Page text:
We need to bring to light the truths behind spaying and neutering your pets. The big push to spay and neuter our pets, in particular before puberty, was brought about as a response to the explosion of stray animals without homes. These strays ultimately have to be euthanized at shelters so it was a valiant effort to address a real problem.
The suggestion that dogs and cats should be spayed and neutered over time has evolved into the suggestion that they should be spayed and neutered because it is healthier. We at Angryvet disagree. There is a lot of evidence to support the logical claim that your pets may actually be healthier if left intact.
Think rationally. How would removing a child’s reproductive organs before puberty affect their growth, maturation, and development? Puberty and sexual maturation is imperative for bone, brain and organ development. The same is true for your dogs and cats.
The go to argument that veterinarians tell their clients is that neutering eliminates testicular cancer and prostatitis. Spaying eliminates breast, ovarian and uterine cancer. What they don’t tell people is that at least one study shows that intact animals live LONGER. Spaying and neutering not only potentially shortens the lifespan but also has been correlated with various illnesses. Obesity (sometimes not even responsive to extreme calorie restriction), osteoarthritis, Anterior Cruciate Rupture, diabetes, hypothyroidism, prostatic cancer, hemangiosarcoma, osteosarcoma, urinary incontinence, urinary tract infection, juvenile vulva are just a few conditions that are overly represented in spayed and neutered pets. We will discuss some of these correlations and published findings in our blogs.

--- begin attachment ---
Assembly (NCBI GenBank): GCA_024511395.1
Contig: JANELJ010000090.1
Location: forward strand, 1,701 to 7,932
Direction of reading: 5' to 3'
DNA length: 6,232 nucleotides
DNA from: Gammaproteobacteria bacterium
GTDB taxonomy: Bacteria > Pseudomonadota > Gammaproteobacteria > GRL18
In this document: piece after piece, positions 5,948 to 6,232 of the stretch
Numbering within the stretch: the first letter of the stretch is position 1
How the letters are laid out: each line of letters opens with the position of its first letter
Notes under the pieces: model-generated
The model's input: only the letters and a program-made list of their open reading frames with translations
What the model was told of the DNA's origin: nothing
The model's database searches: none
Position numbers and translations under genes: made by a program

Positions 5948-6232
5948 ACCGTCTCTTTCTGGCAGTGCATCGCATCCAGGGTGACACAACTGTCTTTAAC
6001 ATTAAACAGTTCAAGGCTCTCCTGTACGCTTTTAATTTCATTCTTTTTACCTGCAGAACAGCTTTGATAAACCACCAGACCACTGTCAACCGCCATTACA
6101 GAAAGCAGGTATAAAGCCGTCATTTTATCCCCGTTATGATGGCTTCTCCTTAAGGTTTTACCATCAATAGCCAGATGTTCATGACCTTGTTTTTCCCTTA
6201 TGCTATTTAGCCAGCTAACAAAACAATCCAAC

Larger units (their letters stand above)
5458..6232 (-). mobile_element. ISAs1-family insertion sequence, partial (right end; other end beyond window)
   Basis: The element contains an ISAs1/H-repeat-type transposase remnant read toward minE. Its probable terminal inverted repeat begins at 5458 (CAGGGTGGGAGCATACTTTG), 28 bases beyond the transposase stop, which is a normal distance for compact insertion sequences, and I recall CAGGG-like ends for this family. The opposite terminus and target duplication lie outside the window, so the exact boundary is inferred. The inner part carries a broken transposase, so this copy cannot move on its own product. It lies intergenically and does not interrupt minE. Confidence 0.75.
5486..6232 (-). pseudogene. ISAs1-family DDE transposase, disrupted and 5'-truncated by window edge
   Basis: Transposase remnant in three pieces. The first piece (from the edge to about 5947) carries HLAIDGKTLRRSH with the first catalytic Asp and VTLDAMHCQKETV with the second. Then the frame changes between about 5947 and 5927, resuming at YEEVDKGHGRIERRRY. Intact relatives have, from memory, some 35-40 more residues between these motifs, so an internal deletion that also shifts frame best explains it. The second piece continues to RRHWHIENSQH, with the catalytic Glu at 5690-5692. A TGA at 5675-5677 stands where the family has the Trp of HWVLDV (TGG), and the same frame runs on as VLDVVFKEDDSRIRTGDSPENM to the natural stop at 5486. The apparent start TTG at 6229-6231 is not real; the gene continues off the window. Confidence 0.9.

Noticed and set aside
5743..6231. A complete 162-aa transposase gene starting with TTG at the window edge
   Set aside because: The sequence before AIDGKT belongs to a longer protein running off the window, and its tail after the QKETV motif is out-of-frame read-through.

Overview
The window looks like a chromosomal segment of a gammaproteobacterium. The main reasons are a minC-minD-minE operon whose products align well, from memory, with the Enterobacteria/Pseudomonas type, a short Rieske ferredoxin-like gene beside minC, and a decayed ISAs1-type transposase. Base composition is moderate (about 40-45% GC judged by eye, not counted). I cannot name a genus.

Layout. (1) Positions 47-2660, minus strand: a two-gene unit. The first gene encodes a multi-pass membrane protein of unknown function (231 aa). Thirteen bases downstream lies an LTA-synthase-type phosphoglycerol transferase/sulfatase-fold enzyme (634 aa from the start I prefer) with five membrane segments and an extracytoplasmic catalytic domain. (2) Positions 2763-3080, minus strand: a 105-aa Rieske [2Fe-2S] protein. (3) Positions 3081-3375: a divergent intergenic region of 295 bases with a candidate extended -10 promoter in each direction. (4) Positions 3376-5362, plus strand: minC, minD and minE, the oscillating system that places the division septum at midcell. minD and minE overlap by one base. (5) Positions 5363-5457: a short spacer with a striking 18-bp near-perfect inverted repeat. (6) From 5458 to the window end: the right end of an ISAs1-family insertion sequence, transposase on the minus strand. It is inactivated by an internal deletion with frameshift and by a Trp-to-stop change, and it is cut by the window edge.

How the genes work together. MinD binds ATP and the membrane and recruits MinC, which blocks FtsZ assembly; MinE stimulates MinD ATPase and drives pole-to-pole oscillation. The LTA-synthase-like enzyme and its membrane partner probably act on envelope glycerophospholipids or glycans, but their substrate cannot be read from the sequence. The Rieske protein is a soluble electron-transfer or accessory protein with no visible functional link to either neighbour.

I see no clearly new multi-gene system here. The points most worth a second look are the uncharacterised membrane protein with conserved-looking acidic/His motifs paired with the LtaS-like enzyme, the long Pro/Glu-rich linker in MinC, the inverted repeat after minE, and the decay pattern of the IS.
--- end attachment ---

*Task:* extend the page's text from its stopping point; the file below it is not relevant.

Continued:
In our opinion the healthiest pet is one that keeps its reproductive tract. This does pose challenges. Male cats mark and spray. It can be burdensome to have a non-spayed female dog bleeding in the house. Female cats, when they are in heat, will drive you nuts! Male dogs can become dog aggressive and mark their territory or the house.
The best compromise, if any of these things is too much to deal with, would be to spay and neuter at a minimum of one year if not two years of age. Allow your pet to reach full maturation and reach adulthood before considering surgery. We have seen shelters that spay and neuter at 6 weeks of age! Clearly, this aggressive a surgery at such an early stage of development is not warranted.
Understand that there are options. Educate yourself and take the approach that best suits you and your pet. Use this website (and others) as a resource to ask and answer questions.